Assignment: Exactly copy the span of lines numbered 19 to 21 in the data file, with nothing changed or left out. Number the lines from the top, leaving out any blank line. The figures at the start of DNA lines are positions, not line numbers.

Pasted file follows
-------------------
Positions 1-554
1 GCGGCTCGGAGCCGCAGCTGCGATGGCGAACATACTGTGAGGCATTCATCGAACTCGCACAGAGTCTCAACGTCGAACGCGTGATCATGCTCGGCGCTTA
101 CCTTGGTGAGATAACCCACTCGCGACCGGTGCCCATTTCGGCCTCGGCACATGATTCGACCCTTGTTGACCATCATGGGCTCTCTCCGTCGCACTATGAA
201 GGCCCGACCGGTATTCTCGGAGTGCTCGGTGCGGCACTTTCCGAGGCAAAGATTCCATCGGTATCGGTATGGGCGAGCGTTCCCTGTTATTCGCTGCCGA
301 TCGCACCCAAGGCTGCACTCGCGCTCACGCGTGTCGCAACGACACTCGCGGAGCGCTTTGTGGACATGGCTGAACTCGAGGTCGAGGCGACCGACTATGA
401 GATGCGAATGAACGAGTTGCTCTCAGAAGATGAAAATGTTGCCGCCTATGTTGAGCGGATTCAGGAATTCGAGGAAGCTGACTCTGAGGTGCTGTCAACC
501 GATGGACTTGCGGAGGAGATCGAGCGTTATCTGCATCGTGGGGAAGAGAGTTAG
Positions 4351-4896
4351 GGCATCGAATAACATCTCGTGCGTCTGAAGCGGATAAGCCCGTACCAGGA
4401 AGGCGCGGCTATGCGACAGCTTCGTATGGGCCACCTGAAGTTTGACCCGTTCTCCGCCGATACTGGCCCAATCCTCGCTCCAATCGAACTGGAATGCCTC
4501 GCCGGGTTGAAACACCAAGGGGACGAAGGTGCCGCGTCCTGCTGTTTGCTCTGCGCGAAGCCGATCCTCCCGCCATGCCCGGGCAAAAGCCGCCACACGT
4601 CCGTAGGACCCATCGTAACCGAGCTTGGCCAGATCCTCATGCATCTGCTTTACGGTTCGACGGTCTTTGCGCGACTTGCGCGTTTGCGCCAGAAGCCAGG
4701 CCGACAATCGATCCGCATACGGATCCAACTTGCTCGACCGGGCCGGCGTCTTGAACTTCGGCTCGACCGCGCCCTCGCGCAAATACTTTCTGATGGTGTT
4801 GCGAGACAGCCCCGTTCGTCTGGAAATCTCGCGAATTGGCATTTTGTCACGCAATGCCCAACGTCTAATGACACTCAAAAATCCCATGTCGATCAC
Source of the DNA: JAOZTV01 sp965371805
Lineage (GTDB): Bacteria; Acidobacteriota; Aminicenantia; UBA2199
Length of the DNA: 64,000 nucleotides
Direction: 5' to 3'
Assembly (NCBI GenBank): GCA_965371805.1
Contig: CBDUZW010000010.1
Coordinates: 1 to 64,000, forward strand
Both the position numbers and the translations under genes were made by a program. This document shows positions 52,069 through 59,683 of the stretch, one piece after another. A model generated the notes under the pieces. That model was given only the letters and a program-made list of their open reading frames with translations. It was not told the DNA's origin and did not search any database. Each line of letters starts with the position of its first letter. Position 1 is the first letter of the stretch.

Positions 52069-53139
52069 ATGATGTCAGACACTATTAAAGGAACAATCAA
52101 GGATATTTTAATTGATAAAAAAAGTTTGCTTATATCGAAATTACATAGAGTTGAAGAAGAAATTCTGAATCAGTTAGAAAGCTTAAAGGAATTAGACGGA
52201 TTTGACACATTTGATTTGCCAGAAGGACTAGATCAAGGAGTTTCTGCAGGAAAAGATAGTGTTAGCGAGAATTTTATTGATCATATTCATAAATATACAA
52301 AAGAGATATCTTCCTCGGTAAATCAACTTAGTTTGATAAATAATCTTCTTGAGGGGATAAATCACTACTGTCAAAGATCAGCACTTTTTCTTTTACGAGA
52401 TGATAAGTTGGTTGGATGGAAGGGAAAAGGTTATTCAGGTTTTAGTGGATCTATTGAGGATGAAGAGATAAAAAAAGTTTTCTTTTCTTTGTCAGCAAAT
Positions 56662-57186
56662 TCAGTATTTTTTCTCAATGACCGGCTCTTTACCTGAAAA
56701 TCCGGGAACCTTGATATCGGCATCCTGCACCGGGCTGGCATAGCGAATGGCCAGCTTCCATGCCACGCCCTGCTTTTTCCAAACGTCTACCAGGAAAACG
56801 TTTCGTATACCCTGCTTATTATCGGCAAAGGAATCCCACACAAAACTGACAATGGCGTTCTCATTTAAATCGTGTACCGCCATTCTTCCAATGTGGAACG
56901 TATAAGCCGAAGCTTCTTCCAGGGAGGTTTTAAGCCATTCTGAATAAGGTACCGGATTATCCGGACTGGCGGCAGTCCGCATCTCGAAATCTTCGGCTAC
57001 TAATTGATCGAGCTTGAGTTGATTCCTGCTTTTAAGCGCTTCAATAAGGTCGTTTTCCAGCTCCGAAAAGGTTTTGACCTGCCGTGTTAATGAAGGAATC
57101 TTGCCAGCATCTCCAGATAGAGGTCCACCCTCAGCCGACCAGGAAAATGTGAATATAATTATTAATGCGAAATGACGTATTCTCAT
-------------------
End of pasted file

Assembly (NCBI GenBank): GCA_965371805.1
Contig: CBDUZW010000010.1
Coordinates: 1 to 64,000, forward strand